Thursday, June 26, 2008


"I've found that there is always some beauty left--in nature, sunshine, yourself. Look at these things, and then you find yourself again. Then you regain your balance."
Anne Frank

I was wandering through my campus library the other day, and decided to check out the "Give a Book/Take a Book" cart. Usually this cart is full of jewels like "Math for the Ages," or even better, "Paradise Love." Harlequin romance novels seem to congregate on this cart.

However, the other day I found "Anne Frank: Diary of a Young Girl." I read that in 8th grade, and remember being very moved. But I decided that it would probably be a good idea to grab it and read it again. So I did.

Whenever I read any book, I become completely immersed in it. I think about it when I'm not reading it. I invariably put myself in the narrator's place. It's almost like a mini obsession with which I grapple for as long as I'm reading. When you're reading the story of a small, spirited Jewish girl who is locked away and eventually ripped away from her family and killed in a concentration camp (sorry if I ruined the ending for you...but by the way...the Titanic sinks, Jesus ends up getting crucified, and Romeo and Juliet both committ suicide. Sorry again!) this makes for very thought-provoking days.

I'm not going to do a book report on Anne Frank. I'm not going to try to minimalize what is possibly the most culturally significant book of the 20th century (and written by a child!) with lots of adjectives and descriptions. What I am going to do is make a list of other classic books that I've read at one point or another that I think I should probably read again. I got so much more out of this book the second time around. Who knows what else is out there to be gotten!

1. Wuthering Heights
2. Sense and Sensibility
3. Beowulf
4. The Canterbury Tales
5. Dante's Inferno
6. Heart of Darkness
7. Great Expectations
8. To Kill a Mockingbird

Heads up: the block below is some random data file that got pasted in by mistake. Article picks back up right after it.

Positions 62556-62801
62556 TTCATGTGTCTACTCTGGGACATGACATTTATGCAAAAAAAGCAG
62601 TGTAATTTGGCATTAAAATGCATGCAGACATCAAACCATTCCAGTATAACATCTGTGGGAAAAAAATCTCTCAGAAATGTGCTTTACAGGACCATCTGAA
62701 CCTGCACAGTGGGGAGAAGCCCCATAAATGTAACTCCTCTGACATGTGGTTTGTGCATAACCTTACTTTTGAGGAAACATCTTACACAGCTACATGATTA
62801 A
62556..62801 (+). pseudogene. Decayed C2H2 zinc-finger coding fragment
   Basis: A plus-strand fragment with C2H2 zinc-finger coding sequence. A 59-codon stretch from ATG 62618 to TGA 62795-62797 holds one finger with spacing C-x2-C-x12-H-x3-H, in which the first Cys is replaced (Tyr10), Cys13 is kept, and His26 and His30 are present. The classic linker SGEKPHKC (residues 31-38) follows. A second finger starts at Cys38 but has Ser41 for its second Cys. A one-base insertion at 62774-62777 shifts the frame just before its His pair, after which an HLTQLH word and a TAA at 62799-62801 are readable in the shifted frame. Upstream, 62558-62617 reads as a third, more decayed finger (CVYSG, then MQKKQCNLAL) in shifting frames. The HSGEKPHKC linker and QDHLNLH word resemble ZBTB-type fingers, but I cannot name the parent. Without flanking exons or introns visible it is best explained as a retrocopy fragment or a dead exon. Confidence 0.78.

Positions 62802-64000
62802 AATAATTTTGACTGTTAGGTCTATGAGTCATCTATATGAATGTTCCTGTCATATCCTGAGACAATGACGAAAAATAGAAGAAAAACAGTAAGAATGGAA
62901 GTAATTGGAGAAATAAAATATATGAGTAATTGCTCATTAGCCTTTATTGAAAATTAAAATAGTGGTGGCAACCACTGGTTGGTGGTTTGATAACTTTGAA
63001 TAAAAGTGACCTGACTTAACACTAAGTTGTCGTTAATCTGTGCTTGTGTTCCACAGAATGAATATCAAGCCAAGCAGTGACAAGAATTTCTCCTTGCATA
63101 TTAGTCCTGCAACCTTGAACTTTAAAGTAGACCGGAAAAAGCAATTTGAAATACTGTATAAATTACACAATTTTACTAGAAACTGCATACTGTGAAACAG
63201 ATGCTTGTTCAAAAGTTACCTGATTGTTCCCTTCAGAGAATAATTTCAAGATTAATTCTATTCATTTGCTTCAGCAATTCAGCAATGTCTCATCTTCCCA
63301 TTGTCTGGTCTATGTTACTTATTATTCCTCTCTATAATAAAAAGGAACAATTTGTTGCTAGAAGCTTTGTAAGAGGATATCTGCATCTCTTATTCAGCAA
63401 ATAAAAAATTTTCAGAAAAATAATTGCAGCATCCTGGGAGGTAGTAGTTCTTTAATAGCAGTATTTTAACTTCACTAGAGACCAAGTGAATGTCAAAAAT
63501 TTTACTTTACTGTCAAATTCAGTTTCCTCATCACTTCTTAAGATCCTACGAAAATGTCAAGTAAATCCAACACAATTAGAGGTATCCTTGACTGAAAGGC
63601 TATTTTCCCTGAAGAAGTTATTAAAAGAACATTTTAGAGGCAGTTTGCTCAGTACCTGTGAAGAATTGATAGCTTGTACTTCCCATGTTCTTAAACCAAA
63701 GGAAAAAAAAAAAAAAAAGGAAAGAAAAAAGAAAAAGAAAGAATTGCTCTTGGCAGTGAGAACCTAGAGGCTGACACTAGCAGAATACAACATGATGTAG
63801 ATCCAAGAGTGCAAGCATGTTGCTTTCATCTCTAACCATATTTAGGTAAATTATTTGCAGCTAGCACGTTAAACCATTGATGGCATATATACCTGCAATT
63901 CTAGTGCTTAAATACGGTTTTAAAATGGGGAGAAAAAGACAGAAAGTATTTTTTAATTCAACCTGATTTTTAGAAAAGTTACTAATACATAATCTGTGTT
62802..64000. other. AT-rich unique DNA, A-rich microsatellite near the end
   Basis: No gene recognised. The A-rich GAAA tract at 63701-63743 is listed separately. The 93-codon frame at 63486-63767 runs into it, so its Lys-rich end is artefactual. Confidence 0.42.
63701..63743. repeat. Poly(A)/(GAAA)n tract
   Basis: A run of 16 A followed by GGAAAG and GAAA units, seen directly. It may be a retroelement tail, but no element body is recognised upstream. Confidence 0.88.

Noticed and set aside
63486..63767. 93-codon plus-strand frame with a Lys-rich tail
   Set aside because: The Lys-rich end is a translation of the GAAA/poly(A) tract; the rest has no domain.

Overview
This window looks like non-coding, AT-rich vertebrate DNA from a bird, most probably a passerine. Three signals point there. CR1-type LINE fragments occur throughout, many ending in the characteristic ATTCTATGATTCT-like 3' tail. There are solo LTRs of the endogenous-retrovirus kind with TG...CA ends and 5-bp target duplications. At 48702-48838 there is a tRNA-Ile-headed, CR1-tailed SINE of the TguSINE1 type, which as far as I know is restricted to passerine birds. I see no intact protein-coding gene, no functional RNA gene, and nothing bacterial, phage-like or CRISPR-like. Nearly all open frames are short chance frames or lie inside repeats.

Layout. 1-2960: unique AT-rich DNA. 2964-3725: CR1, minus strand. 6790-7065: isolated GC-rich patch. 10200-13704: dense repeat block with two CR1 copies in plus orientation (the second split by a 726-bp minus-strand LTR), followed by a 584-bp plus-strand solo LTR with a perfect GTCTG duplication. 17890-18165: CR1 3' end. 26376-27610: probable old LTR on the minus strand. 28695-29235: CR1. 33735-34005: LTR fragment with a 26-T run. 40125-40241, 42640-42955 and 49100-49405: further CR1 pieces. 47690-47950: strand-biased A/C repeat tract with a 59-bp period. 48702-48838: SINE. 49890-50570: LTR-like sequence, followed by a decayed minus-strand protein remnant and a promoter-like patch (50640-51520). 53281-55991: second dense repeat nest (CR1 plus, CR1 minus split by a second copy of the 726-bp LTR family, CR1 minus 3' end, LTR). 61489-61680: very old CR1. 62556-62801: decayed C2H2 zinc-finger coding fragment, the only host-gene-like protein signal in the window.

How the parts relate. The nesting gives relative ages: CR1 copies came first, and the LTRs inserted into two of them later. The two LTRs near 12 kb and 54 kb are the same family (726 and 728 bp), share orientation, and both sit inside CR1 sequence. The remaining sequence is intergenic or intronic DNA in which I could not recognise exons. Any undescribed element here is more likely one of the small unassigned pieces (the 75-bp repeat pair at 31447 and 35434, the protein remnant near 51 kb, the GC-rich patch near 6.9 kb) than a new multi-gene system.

9. Uncle Tom's Cabin

Any other thoughts??


Thursday, June 19, 2008


"We do not need magic to change the world, we carry all the power we need inside ourselves already; we have the power to imagine better."
JK Rowling

My co-worker came into work today with a present for me. Any day that starts out with me getting presents is bound to be a good day, regardless of my lackadaisical wake-up process this morning. It's called Awakening to Your Life's Purpose by Eckhart Tolle. It's about transcending our ego-based state of consciousness to find personal happiness. I'm not really into self-help books, which is surprising when you consider my constant struggle to better myself. I don't think that's what it is, though...and it actually seems interesting. It's called a "spiritual manifesto." I like manifestos. I also like things that are spiritual (as long as they're not stiflingly religious.)

Also, one of my students just came in and was talking about when she lived in England. She apparently lived in a farmhouse on the vicarage, and had peacocks in her yard. She also happens to be very tall and willowy, and extremely pretty. I think if Jane Austen were around, she'd want to write a book about her. To be clear, I am not a huge Jane Austen fan. I am a moderate fan. Some of her books are SO boring and stupid. Others are rather entertaining.

That's all.


Tuesday, June 17, 2008

Monday, June 2, 2008


I believe we write our own stories. And each time we think we know the end--we don't. Perhaps luck exists somewhere between the world of planning, the world of chance, and the peace that comes from knowing that you just can't know it all. You know, life's funny that way. Once you let go of the wheel, you might end up right where you belong.